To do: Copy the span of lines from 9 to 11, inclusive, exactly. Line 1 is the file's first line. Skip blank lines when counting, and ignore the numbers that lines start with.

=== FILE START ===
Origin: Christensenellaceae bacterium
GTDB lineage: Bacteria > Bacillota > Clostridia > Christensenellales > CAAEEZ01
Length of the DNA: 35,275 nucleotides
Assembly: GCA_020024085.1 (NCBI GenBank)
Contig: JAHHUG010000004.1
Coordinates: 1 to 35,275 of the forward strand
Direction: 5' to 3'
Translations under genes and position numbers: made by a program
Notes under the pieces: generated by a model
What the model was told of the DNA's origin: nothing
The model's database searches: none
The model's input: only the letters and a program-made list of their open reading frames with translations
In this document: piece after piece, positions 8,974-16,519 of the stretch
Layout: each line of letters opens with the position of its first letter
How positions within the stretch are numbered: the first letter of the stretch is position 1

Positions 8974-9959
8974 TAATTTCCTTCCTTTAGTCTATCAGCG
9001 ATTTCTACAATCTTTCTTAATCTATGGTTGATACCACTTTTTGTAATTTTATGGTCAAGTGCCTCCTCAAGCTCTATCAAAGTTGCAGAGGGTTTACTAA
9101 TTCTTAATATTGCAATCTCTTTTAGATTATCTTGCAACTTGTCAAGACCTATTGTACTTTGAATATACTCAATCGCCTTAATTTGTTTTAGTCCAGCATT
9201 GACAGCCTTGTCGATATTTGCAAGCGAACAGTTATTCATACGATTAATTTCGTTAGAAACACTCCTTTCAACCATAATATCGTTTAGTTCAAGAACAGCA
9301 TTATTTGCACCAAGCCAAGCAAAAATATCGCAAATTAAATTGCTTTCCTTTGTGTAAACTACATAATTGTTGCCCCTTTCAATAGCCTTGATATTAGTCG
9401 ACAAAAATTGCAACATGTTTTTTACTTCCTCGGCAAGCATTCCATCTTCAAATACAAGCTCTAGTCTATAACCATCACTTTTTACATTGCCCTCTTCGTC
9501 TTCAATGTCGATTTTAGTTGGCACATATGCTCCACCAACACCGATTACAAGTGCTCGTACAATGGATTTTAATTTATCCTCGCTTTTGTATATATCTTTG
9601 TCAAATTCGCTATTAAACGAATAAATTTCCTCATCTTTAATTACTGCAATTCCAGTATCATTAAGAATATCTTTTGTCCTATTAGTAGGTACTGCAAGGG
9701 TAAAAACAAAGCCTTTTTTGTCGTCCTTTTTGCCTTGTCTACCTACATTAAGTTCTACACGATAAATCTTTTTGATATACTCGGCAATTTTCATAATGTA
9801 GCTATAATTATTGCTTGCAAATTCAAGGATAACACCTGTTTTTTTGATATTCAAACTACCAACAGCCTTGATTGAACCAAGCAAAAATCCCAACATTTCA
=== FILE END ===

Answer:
Notes under the pieces: generated by a model
What the model was told of the DNA's origin: nothing
The model's database searches: none